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Updated: August 31, 2012 13:40 IST

Blotch on the socialscape

Aarti Dhar
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Illegal work: A sewerage worker manually clears a choked drain. Photo: Mohammed Yousuf
The Hindu
Illegal work: A sewerage worker manually clears a choked drain. Photo: Mohammed Yousuf

The Prohibition of Employment as Manual Scavengers and their Rehabilitation Bill, 2010, to be tabled in Parliament during the current session contains strong punitive measures for non-compliance

More than six decades after India became independent and several laws were enforced to prevent manual scavenging, this dehumanising practice continues. The Constitution also guarantees the right to live with dignity as a Fundamental right whereas Article 46 mandates the state to protect the weaker sections, and particularly the Scheduled Castes and the Scheduled Tribes from injustice and all forms of exploitation.

But, not much has changed for approximately 13 lakh citizens who are directly or indirectly involved in manual scavenging which is a result of continuation of insanitary latrines, and a deep rooted caste system persisting across the country. Worse, the existing laws have not proved adequate in eliminating the evil.

Manual scavenger means a person engaged or employed by an individual or a local authority or a public or private agency for manually cleaning, carrying, disposing of, or otherwise handling in any manner, human excreta in an unsanitary latrine or in an open drain or pit into which human excreta from unsanitary latrines is disposed of. Ironically, Indian Railways and municipalities are the largest employers of manual scavengers.

Finally, the Centre has come up with a new Bill that would ban employment as manual scavengers and also prepare schemes to rehabilitate the existing ones as a measure necessary to correct the historical injustice and indignity suffered by them. The Prohibition of Employment as Manual Scavengers and their Rehabilitation Bill, 2010 is scheduled to be tabled in Parliament during the current session.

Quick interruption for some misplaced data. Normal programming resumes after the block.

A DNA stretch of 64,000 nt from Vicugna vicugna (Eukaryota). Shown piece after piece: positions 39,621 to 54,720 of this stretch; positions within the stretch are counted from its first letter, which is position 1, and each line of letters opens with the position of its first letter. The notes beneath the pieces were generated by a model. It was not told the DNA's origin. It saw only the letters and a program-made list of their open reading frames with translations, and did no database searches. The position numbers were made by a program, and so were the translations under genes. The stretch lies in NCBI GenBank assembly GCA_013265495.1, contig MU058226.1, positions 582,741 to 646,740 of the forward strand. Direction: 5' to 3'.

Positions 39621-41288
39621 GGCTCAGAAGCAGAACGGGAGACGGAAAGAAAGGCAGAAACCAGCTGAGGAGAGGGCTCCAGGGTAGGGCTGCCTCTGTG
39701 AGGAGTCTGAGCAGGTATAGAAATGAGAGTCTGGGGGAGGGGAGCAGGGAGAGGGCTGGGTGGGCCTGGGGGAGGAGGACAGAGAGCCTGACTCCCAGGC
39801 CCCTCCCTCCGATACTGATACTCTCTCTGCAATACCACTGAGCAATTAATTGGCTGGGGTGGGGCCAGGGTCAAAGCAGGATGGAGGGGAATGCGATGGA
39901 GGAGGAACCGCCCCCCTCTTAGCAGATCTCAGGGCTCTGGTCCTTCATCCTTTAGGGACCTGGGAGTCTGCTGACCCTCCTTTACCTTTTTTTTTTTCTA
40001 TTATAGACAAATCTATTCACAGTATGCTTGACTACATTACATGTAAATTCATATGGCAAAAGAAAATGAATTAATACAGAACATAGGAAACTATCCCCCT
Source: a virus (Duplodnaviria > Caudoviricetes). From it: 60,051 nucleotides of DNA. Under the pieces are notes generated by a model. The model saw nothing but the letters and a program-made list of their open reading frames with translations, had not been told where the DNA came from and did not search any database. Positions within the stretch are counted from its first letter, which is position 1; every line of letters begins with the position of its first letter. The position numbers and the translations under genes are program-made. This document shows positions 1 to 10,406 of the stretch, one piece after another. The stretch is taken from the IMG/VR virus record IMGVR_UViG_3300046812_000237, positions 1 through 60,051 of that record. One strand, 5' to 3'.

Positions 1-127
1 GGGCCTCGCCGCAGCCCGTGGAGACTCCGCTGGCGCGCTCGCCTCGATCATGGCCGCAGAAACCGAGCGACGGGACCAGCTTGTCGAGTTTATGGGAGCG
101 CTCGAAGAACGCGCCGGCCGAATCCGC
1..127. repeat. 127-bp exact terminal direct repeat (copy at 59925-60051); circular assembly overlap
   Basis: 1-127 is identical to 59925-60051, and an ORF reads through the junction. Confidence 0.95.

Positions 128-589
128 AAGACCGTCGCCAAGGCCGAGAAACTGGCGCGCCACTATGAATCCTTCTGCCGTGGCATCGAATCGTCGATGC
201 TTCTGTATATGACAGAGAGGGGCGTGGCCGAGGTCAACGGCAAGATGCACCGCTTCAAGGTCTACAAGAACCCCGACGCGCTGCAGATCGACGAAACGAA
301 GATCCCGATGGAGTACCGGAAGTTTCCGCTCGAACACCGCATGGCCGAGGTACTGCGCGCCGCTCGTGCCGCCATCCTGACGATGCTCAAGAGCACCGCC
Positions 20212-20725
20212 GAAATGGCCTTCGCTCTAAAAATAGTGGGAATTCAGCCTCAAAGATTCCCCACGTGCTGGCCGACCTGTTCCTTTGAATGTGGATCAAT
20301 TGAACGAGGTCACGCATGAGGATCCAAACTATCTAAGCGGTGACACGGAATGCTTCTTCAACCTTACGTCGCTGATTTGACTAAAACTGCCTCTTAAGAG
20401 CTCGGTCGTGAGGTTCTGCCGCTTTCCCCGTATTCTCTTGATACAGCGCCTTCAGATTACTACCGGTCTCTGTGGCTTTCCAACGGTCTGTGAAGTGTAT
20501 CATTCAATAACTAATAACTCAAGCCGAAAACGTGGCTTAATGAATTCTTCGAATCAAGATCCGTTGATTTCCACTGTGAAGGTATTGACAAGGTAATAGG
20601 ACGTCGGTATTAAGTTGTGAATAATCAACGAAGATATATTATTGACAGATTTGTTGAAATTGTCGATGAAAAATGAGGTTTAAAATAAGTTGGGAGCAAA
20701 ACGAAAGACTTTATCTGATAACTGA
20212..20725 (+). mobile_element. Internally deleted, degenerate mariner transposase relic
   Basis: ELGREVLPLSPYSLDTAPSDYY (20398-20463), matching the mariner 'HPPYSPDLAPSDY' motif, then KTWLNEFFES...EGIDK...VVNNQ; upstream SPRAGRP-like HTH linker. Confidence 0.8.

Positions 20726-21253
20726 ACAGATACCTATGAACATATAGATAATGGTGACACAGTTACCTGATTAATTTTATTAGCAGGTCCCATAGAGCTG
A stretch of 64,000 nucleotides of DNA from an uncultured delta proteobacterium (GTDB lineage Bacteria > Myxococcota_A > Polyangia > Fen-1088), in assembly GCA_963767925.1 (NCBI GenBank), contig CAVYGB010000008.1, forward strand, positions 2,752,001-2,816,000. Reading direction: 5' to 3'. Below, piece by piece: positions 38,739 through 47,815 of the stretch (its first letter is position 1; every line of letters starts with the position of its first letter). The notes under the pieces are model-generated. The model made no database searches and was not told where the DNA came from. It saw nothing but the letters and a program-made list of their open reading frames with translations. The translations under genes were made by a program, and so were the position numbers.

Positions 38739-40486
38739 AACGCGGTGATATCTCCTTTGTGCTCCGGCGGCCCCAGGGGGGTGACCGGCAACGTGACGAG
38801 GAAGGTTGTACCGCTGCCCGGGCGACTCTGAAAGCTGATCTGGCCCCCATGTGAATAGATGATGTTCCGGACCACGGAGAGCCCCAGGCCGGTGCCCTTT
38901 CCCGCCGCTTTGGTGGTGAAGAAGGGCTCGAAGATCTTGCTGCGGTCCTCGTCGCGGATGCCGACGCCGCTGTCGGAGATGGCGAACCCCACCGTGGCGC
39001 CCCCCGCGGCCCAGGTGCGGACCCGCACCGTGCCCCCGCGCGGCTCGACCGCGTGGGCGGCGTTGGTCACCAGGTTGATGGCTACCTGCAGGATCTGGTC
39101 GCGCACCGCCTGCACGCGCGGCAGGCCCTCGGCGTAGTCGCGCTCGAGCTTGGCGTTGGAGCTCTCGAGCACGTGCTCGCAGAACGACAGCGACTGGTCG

The proposed law makes it mandatory that every unsanitary latrine will have to be demolished or converted into sanitary latrines within nine months of the notification of the law. It prohibits any agency or individual from employing manual scavengers and those already in this kind of job — directly or indirectly — will have to be discharged irrespective of any contract, agreement, custom or traditional commitments. The State government will give assistance for conversion of unsanitary latrines into sanitary ones to occupiers of a premise which has more than one owner, but non-receipt of financial assistance will not be a valid reason for continued maintenance or use of an unsanitary latrine, beyond the period of nine months.

If any municipality has reason to believe that some persons are engaged in manual scavenging within its jurisdiction, the authority will get a survey conducted to identify such workers. The content and methodology to be used by the authority will be prescribed or alternately, any individual can also write an application to the authorities concerned saying that he or she is employed as a manual scavenger.

Employing or hiring people for the hazardous job of cleaning of septic tanks and sewers from within one year of the day the Act is notified can attract imprisonment of up to two years and a fine of Rs. 2 lakh for first violation; subsequent violations will attract imprisonment of up to five years and Rs. 5 lakh. No civil court will have jurisdiction in respect of any matter to which any provision of this law applies, and no injunction shall be granted by any civil court in respect of anything, which is done or intended to be done by or under the law.

The National Commission of Safai Karmacharis will monitor the implementation of the Act, while district magistrates will be responsible for implementing and ensuring that there are no insanitary latrines in their jurisdiction. Monitoring will be at various levels; vigilance committees will do the job at the district and sub-divisional level, state monitoring committees will report to the central monitoring committee periodically. The municipalities and panchayats will conduct a survey of the manual scavengers to ascertain the number of persons involved in this profession and bring them under a rehabilitation scheme. Once identified as a manual scavenger, he or she will be given a photo identity card with details of dependent family members; there will be an initial one-time financial assistance and scholarships for children under relevant government schemes; the government will provide a residential plot and financial assistance to construct a house or provide a built house under the scheme run by the Centre or State government, or even local authorities.

Sanitary workers or one family member will be imparted training in skill development and entitled to a stipend of Rs. 3,000 during the training period. They will also be eligible for subsidy and concessional loans to start their own alternative occupation on a sustainable basis

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